Simon Latkoczy, G, Slovakia: Under duress for most of the game, Latkoczy stopped 39 of 42 shots against including 22 of 23 in the second period alone. He kept Slovakia within striking distance of an American team that dominated stretches of their game.

Emil Andrae, D, Sweden (PHI): With a power-play goal and an assist, Sweden’s captain was very strong throughout the game at both ends of the ice. He delivered some solid body checks and played awfully poised with the puck on his stick.

Brad Lambert, LW, Finland (2022): With two assists for Finland in their opening game, the draft-eligible Lambert had a very strong performance against Germany. His speed and vision both allowed him to make an impact.

Martin Chromiak, LW, Slovakia (LAK): With two goals in the third period against the U.S., Chromiak made good on being one of the few consistently threatening forwards Slovakia had in a game where it didn’t have the puck a whole lot for long stretches. Chromiak scored his first goal on the power play on a nice one-timer and his second goal with the extra attacker out. He’s going to have to be an offensive leader for Slovakia to have some success in this tournament and he proved Sunday that he can.

Jake Sanderson, D, USA (OTT): Sanderson may not have hit the scoresheet, but it seemed like he almost never left the ice for Team USA. The American captain logged 22:24 minutes of total ice time, while making plays in all three zones. He’s on the top power-play unit, but is also a key penalty killer. When the Americans were dominating play in the second period, Sanderson was one of their most consistently noticeable players.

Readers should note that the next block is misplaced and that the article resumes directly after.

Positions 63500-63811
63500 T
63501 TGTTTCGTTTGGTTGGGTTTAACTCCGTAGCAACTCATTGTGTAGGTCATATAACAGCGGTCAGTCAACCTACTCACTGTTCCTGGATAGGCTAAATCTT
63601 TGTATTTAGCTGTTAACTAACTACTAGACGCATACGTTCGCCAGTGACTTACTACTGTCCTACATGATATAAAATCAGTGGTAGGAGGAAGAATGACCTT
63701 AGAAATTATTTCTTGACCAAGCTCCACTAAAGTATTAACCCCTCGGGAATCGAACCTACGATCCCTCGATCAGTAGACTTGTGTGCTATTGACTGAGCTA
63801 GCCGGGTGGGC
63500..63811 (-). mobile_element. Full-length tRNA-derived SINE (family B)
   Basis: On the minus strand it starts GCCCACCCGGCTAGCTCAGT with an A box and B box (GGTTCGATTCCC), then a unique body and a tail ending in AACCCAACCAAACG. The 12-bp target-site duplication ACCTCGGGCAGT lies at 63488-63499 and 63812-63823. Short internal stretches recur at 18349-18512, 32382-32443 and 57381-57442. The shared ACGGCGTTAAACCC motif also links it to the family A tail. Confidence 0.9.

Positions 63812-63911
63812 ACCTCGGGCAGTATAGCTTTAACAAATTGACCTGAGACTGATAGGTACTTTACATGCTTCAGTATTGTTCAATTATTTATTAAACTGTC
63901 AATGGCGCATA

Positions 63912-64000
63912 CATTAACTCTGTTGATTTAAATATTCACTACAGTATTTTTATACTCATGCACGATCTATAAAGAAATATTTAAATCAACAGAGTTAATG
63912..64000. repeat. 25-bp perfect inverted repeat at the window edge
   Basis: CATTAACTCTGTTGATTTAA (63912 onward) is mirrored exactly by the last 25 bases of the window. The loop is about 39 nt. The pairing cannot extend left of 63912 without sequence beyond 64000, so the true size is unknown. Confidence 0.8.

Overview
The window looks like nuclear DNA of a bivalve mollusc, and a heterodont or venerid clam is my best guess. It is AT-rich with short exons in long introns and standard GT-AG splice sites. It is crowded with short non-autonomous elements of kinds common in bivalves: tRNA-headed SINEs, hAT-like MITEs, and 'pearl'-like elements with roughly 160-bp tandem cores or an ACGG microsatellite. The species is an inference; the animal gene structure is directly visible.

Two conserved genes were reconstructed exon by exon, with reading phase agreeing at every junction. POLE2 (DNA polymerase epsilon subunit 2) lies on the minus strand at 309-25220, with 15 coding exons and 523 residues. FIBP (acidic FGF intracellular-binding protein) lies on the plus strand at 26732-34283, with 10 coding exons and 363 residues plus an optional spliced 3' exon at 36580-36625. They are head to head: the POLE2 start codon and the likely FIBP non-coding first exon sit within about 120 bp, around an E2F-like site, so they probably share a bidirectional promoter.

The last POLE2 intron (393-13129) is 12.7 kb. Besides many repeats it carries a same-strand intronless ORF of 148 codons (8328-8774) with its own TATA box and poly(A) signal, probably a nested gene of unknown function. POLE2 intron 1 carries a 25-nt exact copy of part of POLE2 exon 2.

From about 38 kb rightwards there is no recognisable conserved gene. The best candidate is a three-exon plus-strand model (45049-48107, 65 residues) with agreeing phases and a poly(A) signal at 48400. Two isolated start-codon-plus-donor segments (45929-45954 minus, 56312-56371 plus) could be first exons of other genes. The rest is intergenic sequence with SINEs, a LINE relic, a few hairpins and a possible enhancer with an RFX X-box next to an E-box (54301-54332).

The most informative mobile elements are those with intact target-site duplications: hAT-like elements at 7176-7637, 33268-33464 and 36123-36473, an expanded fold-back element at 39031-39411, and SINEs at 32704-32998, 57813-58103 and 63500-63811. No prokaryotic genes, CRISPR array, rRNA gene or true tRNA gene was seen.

Drew Commesso, G, USA (CHI): With 23 saves, Commesso may not have been as busy as his Slovak counterpart, but he was especially important to his team’s chances of winning the game. Slovakia had great pressure early, but Commesso was excellent in the early goings when the pressure was on, barely had any work in the second period, then held strong as Slovakia got their legs under them in the third.

News and notes from around the WJC

COVID Update: The IIHF announced that three players and two on-ice officials were among those that tested positive for Coronavirus throughout the testing protocol. One player from Finland was isolated during the teams’ mandatory 48-hour quarantine upon entry into Canada. Beyond that, one player from Switzerland and one player from Austria also tested positive. Two on-ice officials tested positive during that same 48-hour quarantine period and have been isolated.